How accessible is Swedish housing? Swedish pupils and senior citizens join forces to investigate

During September and October, Swedish school pupils, senior citizens and anyone interested will be investigating the environmental barriers that can be found in Swedish housing. To assist them, they will be using a folding rule and mobile app. The research project, the Housing Experiment, is a collaboration between the Swedish Researchers’ Night science festival known as ‘ForskarFredag’ and researchers at Lund University. Läs mer


ForskarFredag 2021: Ask researchers about home and life in the future

During ForskarFredag, thousands of children, young people and adults will meet hundreds of researchers around Sweden. Research on the major issues for the future will be discussed, analysed and put to the test by universities, colleges, science centers, museums and via online events. It’s time for ForskarFredag!

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Swedish pupils and researchers together tackle food waste

Better climate information reduces waste in the school canteen. This is a clear finding of the Food Waste Experiment, a mass experiment in which around 700 pupils from 27 schools in Sweden helped researchers to investigate whether ”nudging” can reduce food waste. The Experiment was run as part of the science festival ForskarFredag, the Swedish European Researchers’ Night.

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Swedish pupils and senior citizens to help research the accessibility of Swedish housing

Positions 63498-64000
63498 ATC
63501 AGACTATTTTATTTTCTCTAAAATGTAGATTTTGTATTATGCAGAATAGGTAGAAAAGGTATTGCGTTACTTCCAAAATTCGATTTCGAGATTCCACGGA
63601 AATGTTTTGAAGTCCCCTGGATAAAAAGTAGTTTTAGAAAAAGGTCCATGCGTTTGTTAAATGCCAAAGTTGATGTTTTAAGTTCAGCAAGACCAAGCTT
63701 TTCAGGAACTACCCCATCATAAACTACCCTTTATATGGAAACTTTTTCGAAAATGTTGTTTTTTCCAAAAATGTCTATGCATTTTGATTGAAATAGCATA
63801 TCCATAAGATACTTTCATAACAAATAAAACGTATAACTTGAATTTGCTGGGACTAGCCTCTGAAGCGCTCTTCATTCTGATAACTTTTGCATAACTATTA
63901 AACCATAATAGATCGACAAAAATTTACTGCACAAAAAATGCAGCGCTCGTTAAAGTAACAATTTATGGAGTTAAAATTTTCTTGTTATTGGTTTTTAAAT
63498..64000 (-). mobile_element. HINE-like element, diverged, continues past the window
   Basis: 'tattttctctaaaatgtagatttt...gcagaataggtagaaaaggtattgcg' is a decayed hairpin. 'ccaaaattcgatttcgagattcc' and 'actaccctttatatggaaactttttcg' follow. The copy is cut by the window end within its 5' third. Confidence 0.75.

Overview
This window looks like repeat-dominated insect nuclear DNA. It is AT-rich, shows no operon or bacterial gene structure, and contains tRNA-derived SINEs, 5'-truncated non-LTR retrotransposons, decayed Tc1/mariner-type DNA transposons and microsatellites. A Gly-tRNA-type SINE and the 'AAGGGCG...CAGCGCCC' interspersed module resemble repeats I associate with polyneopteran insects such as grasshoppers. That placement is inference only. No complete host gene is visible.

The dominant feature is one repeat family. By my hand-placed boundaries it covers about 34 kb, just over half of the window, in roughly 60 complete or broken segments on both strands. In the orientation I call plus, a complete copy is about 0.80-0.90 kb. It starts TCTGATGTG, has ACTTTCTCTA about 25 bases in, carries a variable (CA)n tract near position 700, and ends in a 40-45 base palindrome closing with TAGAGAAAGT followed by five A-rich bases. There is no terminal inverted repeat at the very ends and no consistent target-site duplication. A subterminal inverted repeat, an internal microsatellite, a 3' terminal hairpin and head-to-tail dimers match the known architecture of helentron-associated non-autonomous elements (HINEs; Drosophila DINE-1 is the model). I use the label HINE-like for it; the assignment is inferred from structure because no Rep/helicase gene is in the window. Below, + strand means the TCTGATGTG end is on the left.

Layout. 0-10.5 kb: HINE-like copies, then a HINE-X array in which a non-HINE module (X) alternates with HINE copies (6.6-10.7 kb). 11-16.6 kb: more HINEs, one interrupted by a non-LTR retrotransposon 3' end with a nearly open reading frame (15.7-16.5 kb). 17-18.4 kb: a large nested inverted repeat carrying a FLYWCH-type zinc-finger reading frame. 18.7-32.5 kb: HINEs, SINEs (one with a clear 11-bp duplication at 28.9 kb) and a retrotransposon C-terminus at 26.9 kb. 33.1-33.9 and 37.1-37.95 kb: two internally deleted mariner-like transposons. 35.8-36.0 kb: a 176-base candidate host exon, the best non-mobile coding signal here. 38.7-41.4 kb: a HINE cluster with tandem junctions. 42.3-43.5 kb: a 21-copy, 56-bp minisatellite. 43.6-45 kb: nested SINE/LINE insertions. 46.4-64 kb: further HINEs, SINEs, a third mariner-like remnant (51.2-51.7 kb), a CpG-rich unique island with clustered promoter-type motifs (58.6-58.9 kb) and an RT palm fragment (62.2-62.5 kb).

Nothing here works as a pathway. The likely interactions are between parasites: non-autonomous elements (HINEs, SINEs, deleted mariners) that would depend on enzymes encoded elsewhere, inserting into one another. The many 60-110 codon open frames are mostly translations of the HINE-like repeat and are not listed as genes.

In order to live independent and active lives, we need housing that is designed to meet our needs. But how accessible is Swedish housing? School pupils and senior citizens across Sweden will be helping researchers at Lund University to investigate as part of the 2021 Housing Experiment. The mass experiment is a citizen science project being organised as part of this year’s Researchers’ Night activities in Sweden, known as ForskarFredag.

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Digital ForskarFredag – a showcase of Swedish research to inspire both young and old

A mind-blowing science show from Umeå, exciting geological adventures with Minecraft from Uppsala, a rare chance to peek into an Olympic test centre for winter sports from Östersund, were just a few of hundreds of creative digital activities held during 23-29 November all over Sweden as part of ForskarFredag, the Swedish branch of European Researchers’ Night.

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Let curiosity light up your November – ForskarFredag is back in a new format

The days are getting darker, temperatures are dropping and it’s raining almost every day. The majority of us think that November is the gloomiest month of the year here in Sweden…additionally COVID-19 continues to restrict our freedoms this year. There’s simply nothing exciting to look forward to this month other than Black Friday and Cyber Monday sales… But don’t despair, there is hope for reprieve from our boredom!

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Young people in Sweden, Spain, Ireland and the UK help researchers successfully test new method for measuring light pollution

In 2019 and early 2020, school pupils, teachers, scout groups, astronomers and interested members of the public in Sweden, Spain, the UK and Ireland went out to count stars in the night sky. The objective was to help researchers to test a new method for measuring light pollution. Researchers have analysed the results and these have now been published.